Really nice today and tomorrow – not so nice on Wednesday…

One of my favorite views! – Pic taken 5/7/2023

One of my favorite views! – Pic taken 5/7/2023

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Monday – 8 May 2023 – 11:35am

The past…

At Stevens Field the high temperature yesterday afternoon was 63 and the low this morning was 31. Here in the southern end of O’Neal Park our high yesterday afternoon was 60 and our low this morning was 28.

The peak wind at Stevens Field yesterday afternoon was 24mph. Our peak wind yesterday afternoon in O’Neal Park was 25mph.

*** The average last freeze is 31 May.  Temps can still drop below freezing into the third week of June with average lows remaining in the mid-30s. ***

Average HighRecord High / YearAverage LowRecord Low / Year
6680 / 19892813 / 1981

Precipitation summary… There was no measurable precip in the last 24 hours.

Forecast discussion…

Water vapor satellite this morning – There is a little mid and upper level moisture over UT and CO but skies are mostly clear this morning. Wednesday’s system is well off the coast and will follow the track of the yellow arrows.
Water vapor satellite this morning – There is a little mid and upper level moisture over UT and CO but skies are mostly clear this morning. Wednesday’s system is well off the coast and will follow the track of the yellow arrows.

Radar this morning – There is nothing significant in our region.

Highlights…

*** Streams will rise again over the next few days as temps warm back up. ***

*** Afternoon winds will continue to be gusty. Wednesday will be the windiest day of the week with peak gusts around 40mph and a potential for BLOWING DUST. ***

*** Might see a couple of snowflakes Wednesday night. ***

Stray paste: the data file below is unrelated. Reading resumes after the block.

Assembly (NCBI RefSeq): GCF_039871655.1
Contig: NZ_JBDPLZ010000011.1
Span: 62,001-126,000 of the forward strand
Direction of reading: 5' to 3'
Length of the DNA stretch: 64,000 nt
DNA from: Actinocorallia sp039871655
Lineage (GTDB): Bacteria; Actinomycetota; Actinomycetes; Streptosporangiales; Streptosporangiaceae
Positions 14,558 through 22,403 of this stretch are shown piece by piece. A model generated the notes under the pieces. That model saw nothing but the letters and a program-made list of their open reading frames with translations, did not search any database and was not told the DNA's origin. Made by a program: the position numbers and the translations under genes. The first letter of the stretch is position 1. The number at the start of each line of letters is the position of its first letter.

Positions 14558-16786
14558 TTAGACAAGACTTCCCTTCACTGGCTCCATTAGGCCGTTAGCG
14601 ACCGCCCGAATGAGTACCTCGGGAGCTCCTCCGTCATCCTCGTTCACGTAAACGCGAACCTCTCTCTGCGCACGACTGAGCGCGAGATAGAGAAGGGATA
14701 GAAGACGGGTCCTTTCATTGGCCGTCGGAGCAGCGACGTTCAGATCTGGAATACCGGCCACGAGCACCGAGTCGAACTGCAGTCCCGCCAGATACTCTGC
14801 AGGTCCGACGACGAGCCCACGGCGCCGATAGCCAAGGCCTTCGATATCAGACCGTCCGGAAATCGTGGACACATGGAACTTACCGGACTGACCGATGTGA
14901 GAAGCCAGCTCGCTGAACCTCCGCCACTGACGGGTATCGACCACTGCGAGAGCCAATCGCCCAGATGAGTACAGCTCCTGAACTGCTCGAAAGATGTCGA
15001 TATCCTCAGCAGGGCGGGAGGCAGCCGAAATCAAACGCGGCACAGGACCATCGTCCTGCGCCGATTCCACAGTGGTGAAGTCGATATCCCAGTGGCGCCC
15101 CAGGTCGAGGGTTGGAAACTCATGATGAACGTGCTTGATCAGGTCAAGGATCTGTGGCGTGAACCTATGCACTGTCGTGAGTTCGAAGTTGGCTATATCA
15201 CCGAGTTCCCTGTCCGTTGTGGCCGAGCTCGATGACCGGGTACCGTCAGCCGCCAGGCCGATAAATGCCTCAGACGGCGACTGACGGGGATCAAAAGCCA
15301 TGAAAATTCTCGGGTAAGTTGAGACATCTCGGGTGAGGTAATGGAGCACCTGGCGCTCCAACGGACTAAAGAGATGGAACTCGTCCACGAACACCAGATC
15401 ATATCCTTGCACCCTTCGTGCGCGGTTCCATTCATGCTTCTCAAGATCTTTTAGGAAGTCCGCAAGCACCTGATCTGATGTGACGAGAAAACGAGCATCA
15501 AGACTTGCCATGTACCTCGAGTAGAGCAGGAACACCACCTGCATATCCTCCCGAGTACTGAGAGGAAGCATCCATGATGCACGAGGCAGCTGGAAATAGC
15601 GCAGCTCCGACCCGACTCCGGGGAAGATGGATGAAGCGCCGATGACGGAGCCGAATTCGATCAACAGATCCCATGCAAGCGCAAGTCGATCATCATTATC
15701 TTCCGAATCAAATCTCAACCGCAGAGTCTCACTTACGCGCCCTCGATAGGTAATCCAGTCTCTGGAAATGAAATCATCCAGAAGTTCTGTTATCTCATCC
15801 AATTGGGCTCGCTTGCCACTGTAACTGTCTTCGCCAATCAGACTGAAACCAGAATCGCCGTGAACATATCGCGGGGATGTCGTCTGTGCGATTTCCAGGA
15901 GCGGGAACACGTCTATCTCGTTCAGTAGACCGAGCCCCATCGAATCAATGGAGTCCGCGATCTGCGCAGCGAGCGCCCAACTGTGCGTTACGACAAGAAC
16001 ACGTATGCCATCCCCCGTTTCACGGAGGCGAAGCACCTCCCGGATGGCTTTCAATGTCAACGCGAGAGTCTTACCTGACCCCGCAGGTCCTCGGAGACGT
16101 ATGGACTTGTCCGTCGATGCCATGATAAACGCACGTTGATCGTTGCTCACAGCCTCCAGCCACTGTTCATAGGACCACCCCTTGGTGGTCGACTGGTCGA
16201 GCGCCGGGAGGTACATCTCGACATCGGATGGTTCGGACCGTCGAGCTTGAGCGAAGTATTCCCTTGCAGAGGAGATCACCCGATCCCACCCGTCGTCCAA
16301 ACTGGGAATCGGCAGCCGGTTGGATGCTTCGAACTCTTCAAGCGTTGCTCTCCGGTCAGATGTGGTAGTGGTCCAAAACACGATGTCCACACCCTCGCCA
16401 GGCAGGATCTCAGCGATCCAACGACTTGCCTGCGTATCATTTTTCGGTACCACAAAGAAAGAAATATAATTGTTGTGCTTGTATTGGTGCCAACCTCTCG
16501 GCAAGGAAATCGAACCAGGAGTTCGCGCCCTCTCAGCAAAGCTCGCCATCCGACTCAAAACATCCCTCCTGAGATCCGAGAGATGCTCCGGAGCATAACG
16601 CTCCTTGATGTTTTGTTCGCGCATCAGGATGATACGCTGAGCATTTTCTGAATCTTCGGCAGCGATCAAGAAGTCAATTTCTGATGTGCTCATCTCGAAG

*** Potential monsoon-like pattern setting up starting this weekend. ***

River flow…

There is still a lot of water locked up in the snow in the high country.  As of this morning, the Upper San Juan snotel still has 33.6” of snow water equivalent (SWE). San Juan River, top, peaked at 2,160cfs last night. The Piedra River, bottom, peaked at 2,120cfs early this morning. On 6 May Navajo Reservoir had an inflow of 5,409cfs, an outflow of 511cfs and rose 0.74 feet. On 7 May it had an inflow of 5,375cfs, an outflow of 514cfs, and it rose 0.74 feet.
There is still a lot of water locked up in the snow in the high country.  As of this morning, the Upper San Juan snotel still has 33.6” of snow water equivalent (SWE).

San Juan River, top, peaked at 2,160cfs last night. The Piedra River, bottom, peaked at 2,120cfs early this morning.

On 6 May Navajo Reservoir had an inflow of 5,409cfs, an outflow of 511cfs and rose 0.74 feet. On 7 May it had an inflow of 5,375cfs, an outflow of 514cfs, and it rose 0.74 feet.

Rest of today and Tuesday… Upper level flow will remain fairly strong out of the southwest and dry out. Afternoon winds will continue to be gusty but not as bad as the last couple of days. Scattered clouds will develop during the afternoons, but we’ll stay dry. Temps will warm to slightly above average.

Temps… Highs will be in the mid-60s to mid-70s, and lows will be in the high 20s to high 30s.

Winds… Afternoon gusts will be in the 20-25mph range.

Wednesday, Thursday, and Friday… A low pressure system will move through late Wednesday and then the upper level trough will linger in the area.  There will be just enough moisture and instability to kick up a spotty afternoon and an isolated thunderstorm or two, especially late Wednesday and Wednesday night.

Gusty winds on Wednesday could send a dust plume our way courtesy of northeast AZ and northwest NM.

*** The snow level will drop to around 8,000ft late Wednesday evening so a few snowflakes are possible. At best, the lucky spots in the valley could get a dusting. In the mountains above 9,500ft, 1-2” of snow is possible, but it will be spotty. ***